Corey White strikes a beautiful balance between devastating tragedy and perceptive comedy in this memoir of his time pinballing from bad situation to bad situation throughout his young life. I couldn’t put this book down and finished it in a single morning as Corey’s life became increasingly horrific and hard to comprehend. But the truth of it is clear and unsentimental. As a respite foster carer, a lot of Corey’s story illuminated patterns and omissions that I have noticed when dealing with DHH Corey White strikes a beautiful balance between devastating tragedy and perceptive comedy in this memoir of his time pinballing from bad situation to bad situation throughout his young life. I couldn’t put this book down and finished it in a single morning as Corey’s life became increasingly horrific and hard to comprehend. But the truth of it is clear and unsentimental. As a respite foster carer, a lot of Corey’s story illuminated patterns and omissions that I have noticed when dealing with DHHS. When a child is dropped at my home, I am told virtually nothing about where they have come from or what has happened to them. Once they leave my home, there is no follow-up to reassure me that they have found a safe place. The social workers who ferry these children around change from day-to-day and even I struggle to keep track of who is case managing who from week-to-week. They quit, move around, or take on different roles, and I rarely see the same face twice. In such an environment, how can any child be tracked and properly supported in a real and meaningful way? Corey’s aching aloneness and sense of abandonment - together with a crushing sense that everything rests with him - makes complete sense in such a system. A lot of this was really hard to read. White is unflinching in his retelling, almost challenging his reader to look away and to say, “this is too much for me”. But it is a reality for so many young people, and deserving to be told.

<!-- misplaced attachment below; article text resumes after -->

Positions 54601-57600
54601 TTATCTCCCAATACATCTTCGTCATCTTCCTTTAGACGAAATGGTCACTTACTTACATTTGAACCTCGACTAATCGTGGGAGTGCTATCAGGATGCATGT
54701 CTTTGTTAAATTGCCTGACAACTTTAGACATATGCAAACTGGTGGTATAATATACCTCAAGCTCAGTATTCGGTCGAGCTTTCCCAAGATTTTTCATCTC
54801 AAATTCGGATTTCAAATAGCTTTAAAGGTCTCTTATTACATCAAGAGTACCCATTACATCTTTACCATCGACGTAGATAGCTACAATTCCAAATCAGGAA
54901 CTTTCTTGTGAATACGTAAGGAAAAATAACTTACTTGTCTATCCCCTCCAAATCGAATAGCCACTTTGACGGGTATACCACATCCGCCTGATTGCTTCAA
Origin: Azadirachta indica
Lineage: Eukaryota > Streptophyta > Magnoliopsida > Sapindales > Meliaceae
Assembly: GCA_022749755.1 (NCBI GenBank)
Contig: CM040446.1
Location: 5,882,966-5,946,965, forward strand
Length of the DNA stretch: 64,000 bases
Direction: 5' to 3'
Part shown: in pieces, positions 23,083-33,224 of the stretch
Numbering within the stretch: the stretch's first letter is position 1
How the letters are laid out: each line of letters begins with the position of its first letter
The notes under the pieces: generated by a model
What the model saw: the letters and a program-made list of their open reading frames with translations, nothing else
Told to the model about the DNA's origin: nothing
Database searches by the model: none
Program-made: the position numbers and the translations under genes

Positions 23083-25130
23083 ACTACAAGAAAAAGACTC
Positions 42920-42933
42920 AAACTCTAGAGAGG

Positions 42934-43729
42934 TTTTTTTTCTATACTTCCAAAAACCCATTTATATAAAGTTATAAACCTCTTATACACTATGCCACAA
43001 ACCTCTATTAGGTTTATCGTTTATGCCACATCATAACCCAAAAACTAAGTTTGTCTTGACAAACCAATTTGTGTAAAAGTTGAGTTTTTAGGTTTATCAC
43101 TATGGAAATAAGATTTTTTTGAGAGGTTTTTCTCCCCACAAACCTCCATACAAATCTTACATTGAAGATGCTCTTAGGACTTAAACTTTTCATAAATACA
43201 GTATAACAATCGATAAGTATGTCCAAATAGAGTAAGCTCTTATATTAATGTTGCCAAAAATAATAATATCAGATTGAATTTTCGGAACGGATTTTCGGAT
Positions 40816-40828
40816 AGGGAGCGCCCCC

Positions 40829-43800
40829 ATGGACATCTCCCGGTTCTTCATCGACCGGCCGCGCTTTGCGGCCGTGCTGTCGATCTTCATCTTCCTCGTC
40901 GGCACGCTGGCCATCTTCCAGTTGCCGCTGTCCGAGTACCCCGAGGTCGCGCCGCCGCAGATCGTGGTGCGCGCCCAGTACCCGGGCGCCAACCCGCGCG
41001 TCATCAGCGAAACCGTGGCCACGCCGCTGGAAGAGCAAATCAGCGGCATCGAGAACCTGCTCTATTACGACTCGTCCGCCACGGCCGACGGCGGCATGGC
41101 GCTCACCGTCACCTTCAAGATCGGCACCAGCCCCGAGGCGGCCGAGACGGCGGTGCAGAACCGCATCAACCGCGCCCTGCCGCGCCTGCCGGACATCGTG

11. 4 out of 5

    Ms Midge

    I bought this book on a random recommendation on the radio, having no idea what it was about. From the first page I was horrified, saddened, engrossed and committed to finishing it. Though the contents were disturbing and shocking at times, it gave me an insight in to drug addiction and mental illness that I had never had. It was also funny, enlightening and hopeful. Brilliant read!

  12. 5 out of 5

    Jennifer (JC-S)